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Mobilising data analytics to fight COVID-19

Jim Goodnight, co-founder and CEO of SAS.
Jim Goodnight, co-founder and CEO of SAS.

Amid the ongoing impact of COVID-19 on markets across the globe, businesses will have to enter ‘a new normal’ focused on mitigating the pandemic, and on recovery and healing. Companies will also have to adjust to a new way of doing business and data analytics models will have to be re-evaluated

This was one of the key takeaways from the SAS Global Forum 2020, hosted virtually this week.

Jim Goodnight, co-founder and CEO of SAS said during the first few weeks of the crisis, analytics was a critical weapon to fight COVID-19 and SAS Analytics moved to protect its staff, as well as assist customers and partners who were struggling to keep operations going.

“The size, scope and complexity of the outbreak was often beyond the data models and algorithms in place. So we quickly started to build new models to respond to COVID-19,” said Goodnight.

During the first phase of the pandemic, analytics was used to help health officials with information pertaining to the availability of hospital beds, where the next hotspot was likely to be and deploying the right resources to these areas.

Goodnight said SAS is helping manufacturing companies to keep industrial plants operating by dealing effectively with issues like balancing supply chain constraints and disruption to the workforce.

He added that optimisation models are being used to tackle unique challenges including reducing the number of employees on a shift to maintain safe distancing requirements.

The SAS executive added that the telco industry has been asked to analyse network movements and SAS machine learning models can help predict the location and movement of new cases.

“Another impact of COVID-19 is that more government money is flowing to help businesses and individuals weather the storm. Now this will help stabilise economies, but will also create opportunities for fraudsters to abuse these programmes. SAS customers in the public sector can use analytics to monitor the programme effectiveness and minimise fraud,” Goodnight.

Goodnight said while analytics has a big role to play in recovery from the pandemic, the models and algorithms developed for business as usual will no longer apply.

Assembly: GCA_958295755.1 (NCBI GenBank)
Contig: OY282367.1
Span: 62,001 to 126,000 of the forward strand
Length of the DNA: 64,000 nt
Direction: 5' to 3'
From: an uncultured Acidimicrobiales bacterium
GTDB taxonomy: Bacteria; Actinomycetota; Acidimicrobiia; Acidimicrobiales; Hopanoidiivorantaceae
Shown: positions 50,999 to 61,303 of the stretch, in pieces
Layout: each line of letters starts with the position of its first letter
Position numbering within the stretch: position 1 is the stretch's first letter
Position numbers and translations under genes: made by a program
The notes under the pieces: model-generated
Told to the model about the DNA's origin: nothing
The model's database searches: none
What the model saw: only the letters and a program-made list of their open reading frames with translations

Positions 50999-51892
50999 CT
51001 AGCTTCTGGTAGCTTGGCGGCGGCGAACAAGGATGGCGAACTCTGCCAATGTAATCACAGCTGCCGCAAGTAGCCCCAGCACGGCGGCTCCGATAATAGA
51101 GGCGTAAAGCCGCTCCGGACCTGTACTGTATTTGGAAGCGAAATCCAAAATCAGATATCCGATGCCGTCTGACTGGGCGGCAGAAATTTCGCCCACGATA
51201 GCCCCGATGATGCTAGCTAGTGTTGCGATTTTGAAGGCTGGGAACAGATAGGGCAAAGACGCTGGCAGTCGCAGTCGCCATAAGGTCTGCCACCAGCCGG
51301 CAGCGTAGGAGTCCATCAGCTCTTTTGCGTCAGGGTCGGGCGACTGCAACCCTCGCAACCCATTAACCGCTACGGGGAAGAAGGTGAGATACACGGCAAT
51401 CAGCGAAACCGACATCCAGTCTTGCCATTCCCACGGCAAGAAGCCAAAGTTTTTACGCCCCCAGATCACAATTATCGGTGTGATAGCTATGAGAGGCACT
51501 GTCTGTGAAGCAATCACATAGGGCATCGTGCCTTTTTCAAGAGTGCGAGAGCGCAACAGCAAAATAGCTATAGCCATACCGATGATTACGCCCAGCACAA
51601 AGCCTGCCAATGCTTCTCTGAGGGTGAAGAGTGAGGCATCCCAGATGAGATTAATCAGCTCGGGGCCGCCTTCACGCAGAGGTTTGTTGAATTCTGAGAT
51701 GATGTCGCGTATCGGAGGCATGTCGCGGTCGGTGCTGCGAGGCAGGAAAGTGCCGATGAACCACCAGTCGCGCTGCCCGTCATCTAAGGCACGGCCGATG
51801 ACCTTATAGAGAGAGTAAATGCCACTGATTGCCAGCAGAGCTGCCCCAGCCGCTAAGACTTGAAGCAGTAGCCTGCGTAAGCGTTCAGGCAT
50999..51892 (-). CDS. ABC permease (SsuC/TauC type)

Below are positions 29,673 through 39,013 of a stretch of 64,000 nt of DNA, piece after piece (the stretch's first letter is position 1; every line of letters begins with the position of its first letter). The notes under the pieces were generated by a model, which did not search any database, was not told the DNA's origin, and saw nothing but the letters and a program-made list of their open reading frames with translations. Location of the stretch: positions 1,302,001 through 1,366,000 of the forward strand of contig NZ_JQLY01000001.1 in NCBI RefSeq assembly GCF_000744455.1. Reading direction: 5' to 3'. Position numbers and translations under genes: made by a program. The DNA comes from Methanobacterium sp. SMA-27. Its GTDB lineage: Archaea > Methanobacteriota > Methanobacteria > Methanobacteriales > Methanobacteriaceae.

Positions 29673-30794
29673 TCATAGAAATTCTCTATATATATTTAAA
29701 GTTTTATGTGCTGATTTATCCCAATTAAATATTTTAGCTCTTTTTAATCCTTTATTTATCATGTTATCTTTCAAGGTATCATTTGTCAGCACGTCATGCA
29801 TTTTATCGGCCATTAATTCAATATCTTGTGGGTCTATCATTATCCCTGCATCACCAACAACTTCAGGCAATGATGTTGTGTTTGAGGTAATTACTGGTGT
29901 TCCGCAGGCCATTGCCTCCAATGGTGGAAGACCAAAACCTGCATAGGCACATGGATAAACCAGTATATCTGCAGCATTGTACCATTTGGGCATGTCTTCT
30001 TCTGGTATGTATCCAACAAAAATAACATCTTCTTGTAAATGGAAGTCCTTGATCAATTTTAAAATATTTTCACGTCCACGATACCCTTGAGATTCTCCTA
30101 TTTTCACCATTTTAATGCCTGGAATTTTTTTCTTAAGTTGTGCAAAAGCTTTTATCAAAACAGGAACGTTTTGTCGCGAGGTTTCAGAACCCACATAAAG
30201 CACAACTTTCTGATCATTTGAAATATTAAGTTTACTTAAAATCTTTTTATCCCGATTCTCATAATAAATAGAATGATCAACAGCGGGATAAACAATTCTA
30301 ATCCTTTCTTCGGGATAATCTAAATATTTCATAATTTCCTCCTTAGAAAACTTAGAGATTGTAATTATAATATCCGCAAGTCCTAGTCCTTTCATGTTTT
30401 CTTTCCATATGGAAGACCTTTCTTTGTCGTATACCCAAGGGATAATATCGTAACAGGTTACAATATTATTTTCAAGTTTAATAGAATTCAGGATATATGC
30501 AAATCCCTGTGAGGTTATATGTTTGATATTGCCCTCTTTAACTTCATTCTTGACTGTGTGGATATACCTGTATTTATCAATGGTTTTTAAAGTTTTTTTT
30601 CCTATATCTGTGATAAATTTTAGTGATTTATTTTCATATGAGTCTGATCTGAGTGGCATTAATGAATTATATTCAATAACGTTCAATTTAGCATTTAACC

“Data scientists and business analysts will have to re-evaluate their models to prepare for a much different landscape in the future,” he said.

Oliver Schabenberger, COO and CTO of SAS.
Oliver Schabenberger, COO and CTO of SAS.

Oliver Schabenberger, EVP, COO and CTO of SAS, added that disruption is not unusual nor unprecedented, but the extent and suddenness of the disruption caused by COVID-19 is unusual.

“How an organisation responds to disruption, and how it recovers from it, depends on its preparedness and that is a function of its agility, resilience and mindset.”

Schabenberger spoke of the principles of analytics that the company uses as a guide to inform its approach.

“The first principle of analytics is analytics follows the data… this principle is about bringing the right analytic technology to the right place at the right time, whether it’s on premises, in a public or private cloud or at the edges of the network. The second principle is that analytics is more than algorithms. The value of analytics is not just in the features and functions of an algorithm – not any more. The value lies in solving data-driven problems end-to-end. Data science teams are no longer measured by the models they build, but by the value they generate. The third principle is democratisation, analytics for everyone. Digital transformation has just become very real… things that cannot be done digitally right now, are likely not to get done. The effects of the COVID pandemic have increased the urgency of digital transformation many times over, but organisations will not benefit from the impact of digital transformation unless data and analytics can scale beyond the data science team… we need to enable and empower everyone.”

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